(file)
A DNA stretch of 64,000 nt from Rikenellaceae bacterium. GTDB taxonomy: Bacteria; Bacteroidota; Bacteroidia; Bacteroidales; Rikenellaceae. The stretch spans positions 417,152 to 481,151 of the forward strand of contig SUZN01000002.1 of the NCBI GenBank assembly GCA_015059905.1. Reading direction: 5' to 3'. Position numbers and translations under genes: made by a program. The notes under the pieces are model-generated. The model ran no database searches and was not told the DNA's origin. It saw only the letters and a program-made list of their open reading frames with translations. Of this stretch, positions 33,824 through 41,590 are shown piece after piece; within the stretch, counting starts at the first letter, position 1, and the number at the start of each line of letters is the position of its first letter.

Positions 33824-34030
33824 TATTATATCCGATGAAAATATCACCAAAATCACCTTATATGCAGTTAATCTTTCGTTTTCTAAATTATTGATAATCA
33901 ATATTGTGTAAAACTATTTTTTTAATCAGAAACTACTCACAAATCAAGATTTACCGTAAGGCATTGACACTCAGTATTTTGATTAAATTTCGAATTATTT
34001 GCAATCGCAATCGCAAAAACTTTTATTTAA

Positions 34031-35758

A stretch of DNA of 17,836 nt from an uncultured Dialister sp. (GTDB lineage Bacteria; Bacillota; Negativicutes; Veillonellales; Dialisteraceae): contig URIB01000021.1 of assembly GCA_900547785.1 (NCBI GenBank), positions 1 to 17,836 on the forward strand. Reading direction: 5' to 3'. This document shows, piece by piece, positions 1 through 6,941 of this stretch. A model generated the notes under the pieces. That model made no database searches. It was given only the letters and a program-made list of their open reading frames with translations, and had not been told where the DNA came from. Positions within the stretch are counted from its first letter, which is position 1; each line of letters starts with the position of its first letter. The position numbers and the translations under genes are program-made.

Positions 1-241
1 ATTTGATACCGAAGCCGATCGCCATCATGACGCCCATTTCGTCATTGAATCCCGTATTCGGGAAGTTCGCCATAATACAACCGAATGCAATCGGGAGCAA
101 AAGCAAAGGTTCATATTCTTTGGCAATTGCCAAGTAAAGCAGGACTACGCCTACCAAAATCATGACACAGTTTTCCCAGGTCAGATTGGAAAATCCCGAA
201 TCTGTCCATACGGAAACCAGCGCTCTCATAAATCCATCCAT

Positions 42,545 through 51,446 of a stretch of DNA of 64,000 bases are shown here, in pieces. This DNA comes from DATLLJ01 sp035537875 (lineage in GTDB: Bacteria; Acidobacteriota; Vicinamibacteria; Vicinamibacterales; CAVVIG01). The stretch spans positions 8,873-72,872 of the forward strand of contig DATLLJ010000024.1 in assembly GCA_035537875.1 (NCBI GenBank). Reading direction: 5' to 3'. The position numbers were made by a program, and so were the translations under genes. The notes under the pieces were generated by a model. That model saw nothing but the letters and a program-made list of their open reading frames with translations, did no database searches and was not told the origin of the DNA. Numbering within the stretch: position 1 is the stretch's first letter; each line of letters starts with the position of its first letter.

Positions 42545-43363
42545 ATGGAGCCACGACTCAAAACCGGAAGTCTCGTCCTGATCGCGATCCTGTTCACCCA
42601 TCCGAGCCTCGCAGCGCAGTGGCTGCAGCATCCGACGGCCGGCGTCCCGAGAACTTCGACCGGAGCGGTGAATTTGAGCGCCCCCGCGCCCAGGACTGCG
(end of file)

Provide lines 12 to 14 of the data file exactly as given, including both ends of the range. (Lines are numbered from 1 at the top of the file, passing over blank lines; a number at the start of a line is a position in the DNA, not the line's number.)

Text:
Positions 42,545 through 51,446 of a stretch of DNA of 64,000 bases are shown here, in pieces. This DNA comes from DATLLJ01 sp035537875 (lineage in GTDB: Bacteria; Acidobacteriota; Vicinamibacteria; Vicinamibacterales; CAVVIG01). The stretch spans positions 8,873-72,872 of the forward strand of contig DATLLJ010000024.1 in assembly GCA_035537875.1 (NCBI GenBank). Reading direction: 5' to 3'. The position numbers were made by a program, and so were the translations under genes. The notes under the pieces were generated by a model. That model saw nothing but the letters and a program-made list of their open reading frames with translations, did no database searches and was not told the origin of the DNA. Numbering within the stretch: position 1 is the stretch's first letter; each line of letters starts with the position of its first letter.

Positions 42545-43363
42545 ATGGAGCCACGACTCAAAACCGGAAGTCTCGTCCTGATCGCGATCCTGTTCACCCA